Decrease factory downtime in 24-VDC power distribution with advanced load diagnostics

Other Parts Discussed in Post: TPS274C65

In Industry 4.0, the amount of diagnostic data is growing each year, enabling systems to become smarter, remain online longer and – in the end – increase productivity. In programmable logic controller (PLC) systems, robotics and machine tools, one area that is still traditionally lacking diagnostic data is 24-VDC power, which distributes power to different control systems in a factory.

If something goes wrong with 24-VDC power distribution, the lack of load diagnostic data often requires long debugging checklists full of rudimentary steps (such as “Is the power-good LED green or red?”) or intrusive investigations such as module disassembly, which increases downtime and decreases productivity.

Current sensing is a load diagnostic that when added to a 24-VDC power distribution network improves data collection, making it possible to diagnose overload currents, wire breaks and aging mechanical systems, or identify whether a load turned on correctly or not all.

The ability to sense current with an analog-to-digital converter (ADC) and a current-sense amplifier or high-side switch with integrated current monitoring has always been available. However, given factors such as isolation barriers, the limited number of ADC channels, or the routing of ADC channels, the implementation of current sensing can be expensive or difficult. 

One way to add current sensing while not overcomplicating a system would be to use a high-side switch with an integrated ADC. The TPS274C65 packs four 65-mΩ high-side switches into a 6-mm-by-6-mm quad flat no-lead package which leads to a reduction in power dissipation of 38% versus similar industrial high-side switches available in the market. The high-side switch channels and ADC are controllable and configurable through Serial Protocol Interface communication. Integrating the current-sense circuitry and ADC in the TPS274C65 enables it to transfer current-sense data over isolation barriers in digital output modules and reduce the routing of ADC channels, since all of the routing occurs inside the chip. Additionally, the device can also sense the temperature of the internal metal-oxide semiconductor field-effect transistors (MOSFETs) and sense voltage on the input and outputs.

Figure 1 is a block diagram illustrating how the TPS274C65 in a digital output module helps increase the amount of data sent back to the PLC controller over the isolation barrier.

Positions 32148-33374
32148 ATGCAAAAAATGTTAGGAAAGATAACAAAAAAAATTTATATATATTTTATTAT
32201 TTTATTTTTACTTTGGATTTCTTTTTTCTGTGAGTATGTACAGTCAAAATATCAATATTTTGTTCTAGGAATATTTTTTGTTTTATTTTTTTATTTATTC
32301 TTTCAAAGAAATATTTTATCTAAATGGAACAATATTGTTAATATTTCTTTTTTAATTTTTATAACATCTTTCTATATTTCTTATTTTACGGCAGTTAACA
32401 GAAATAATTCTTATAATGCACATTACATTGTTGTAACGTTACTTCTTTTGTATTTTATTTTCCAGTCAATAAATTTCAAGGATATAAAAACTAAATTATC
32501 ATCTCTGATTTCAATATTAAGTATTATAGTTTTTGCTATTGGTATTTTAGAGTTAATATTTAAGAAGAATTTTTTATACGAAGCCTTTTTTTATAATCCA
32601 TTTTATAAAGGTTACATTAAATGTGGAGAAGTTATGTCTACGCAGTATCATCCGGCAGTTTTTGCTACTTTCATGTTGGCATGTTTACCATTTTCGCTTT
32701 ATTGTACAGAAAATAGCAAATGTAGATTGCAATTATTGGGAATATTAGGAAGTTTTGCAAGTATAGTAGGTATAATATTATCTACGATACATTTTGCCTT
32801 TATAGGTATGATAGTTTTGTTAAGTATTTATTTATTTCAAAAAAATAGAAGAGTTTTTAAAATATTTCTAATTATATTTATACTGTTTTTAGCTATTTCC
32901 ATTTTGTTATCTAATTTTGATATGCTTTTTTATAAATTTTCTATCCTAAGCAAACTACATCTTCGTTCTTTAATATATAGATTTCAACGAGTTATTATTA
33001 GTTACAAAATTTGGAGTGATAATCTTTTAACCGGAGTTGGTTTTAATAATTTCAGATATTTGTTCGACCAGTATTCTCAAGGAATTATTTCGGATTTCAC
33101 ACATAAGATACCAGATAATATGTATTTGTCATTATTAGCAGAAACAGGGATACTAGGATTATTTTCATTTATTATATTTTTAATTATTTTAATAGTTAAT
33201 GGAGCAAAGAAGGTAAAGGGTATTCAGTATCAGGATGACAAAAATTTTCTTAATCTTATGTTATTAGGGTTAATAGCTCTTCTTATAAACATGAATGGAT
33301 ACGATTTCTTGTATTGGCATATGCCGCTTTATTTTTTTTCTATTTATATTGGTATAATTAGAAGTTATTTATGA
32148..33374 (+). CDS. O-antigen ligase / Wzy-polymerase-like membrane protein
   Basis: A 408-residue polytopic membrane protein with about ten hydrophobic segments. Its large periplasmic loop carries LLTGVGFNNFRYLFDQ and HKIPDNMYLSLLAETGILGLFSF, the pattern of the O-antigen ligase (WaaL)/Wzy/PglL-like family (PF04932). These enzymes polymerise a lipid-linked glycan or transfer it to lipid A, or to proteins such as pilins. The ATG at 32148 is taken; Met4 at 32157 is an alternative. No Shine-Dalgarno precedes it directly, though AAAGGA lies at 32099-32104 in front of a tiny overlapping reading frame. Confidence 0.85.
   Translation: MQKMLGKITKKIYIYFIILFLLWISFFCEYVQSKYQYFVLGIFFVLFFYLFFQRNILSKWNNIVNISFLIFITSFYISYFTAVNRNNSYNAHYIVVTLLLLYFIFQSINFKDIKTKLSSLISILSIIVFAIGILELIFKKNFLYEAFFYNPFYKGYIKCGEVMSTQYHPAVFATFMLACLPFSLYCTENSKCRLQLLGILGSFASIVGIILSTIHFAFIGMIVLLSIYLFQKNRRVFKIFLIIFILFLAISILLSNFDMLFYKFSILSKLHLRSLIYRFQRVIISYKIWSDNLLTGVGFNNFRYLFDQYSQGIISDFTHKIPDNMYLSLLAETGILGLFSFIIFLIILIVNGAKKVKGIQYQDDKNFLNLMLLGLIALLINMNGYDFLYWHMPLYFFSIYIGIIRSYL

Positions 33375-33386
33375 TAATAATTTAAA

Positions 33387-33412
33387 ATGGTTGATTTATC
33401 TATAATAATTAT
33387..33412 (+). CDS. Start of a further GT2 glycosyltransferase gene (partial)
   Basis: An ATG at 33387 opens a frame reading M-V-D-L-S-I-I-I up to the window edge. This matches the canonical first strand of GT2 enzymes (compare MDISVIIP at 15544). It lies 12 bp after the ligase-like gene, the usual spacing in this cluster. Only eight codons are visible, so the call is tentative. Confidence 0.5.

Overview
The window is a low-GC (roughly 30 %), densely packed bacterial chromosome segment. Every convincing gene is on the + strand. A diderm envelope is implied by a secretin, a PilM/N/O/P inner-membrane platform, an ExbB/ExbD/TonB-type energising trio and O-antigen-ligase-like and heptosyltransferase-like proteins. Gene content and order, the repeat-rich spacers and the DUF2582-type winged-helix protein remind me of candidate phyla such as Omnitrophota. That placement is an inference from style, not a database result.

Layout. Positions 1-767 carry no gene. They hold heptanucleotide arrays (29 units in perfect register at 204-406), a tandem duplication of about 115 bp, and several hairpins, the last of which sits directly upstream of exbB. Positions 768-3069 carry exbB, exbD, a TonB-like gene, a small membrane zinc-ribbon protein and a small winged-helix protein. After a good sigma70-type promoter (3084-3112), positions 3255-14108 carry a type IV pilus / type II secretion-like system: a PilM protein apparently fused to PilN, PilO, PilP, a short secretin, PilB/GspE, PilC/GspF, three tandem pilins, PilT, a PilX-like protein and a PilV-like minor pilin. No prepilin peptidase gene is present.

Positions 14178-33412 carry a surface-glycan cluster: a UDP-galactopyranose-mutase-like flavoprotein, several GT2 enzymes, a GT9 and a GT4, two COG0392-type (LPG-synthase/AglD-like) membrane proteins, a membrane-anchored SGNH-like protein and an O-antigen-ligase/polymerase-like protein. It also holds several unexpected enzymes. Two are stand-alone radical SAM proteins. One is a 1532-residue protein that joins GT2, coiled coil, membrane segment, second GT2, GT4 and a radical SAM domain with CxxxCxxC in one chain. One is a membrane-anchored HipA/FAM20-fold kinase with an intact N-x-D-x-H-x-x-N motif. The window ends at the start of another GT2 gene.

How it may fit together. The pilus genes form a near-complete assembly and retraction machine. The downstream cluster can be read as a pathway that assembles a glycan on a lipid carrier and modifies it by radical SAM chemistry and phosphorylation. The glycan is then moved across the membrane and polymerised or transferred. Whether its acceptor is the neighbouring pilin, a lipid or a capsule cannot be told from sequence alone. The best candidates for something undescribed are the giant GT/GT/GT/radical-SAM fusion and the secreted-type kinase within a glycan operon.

Figure 1: The TPS274C65 in a digital output module application

Let’s focus now on the TPS274C65’s use in factory applications such digital outputs; remote input/output (I/O) modules; and larger systems such as robots, computer numerical control machines and multicarrier systems. 

Using current sensing to shorten debugging checklists

As I mentioned above, without diagnostic data, repairing systems can lead to long debugging checklists or intrusive investigations such as module disassembly. This can be problematic for complex systems such as robots and machine tools. The integrated ADC in the TPS274C65 enables both on-site and remote checks to determine the correct distribution of power to the different sensors, relays and subsystems, which helps eliminate potential root causes and enables users to identify problems more quickly. Such monitoring also lets users know if a subsystem is not working properly – for example, they could bring a spare part if on-site debugging is required.

Figure 2 shows what a command center for a power-distribution network could look like in a digital output, remote I/O, machine or robot application. This level of detail could help provide more information to help find the root cause of an offline system.



Figure 2: The TPS274C65USB evaluation module GUI


Using current sensing to provide predictive maintenance and predictive resolution

To take it one step further, having diagnostic data that shows how a system had been operating before it failed enables the establishment of a predictive resolution procedure to prevent future machines from failing in the same way. For instance, using current sensing to determine whether a small motor or actuator is drawing more current to perform the same function could mean that it is aging, close to failure, or that some mechanism might need servicing. 

The integrated ADC in the TPS274C65 enables the collection of this data to perform predictive maintenance and predictive resolution, thus making sure that downtime is planned rather than unplanned. For example, capturing the load-current profile of a solenoid valve could detect whether the valve performance is changing over time. Does the valve have any additional life, or does it need replacing?

Figure 3 shows how the integrated ADC senses the load-current profile of the solenoid valve.




Figure 3: Example of the current-sensing capability of the TPS274C65: a scope shot showing the load-current profile of a solenoid valve (a); a readout from the TPS274C65 ADC of the load-current profile of a solenoid valve (b) 


The TPS274C65’s current-sensing capabilities in factory automation systems decrease downtime and increase productivity. In the end, it will really come down to how you can use this tool in your toolbox to make power distribution smarter.

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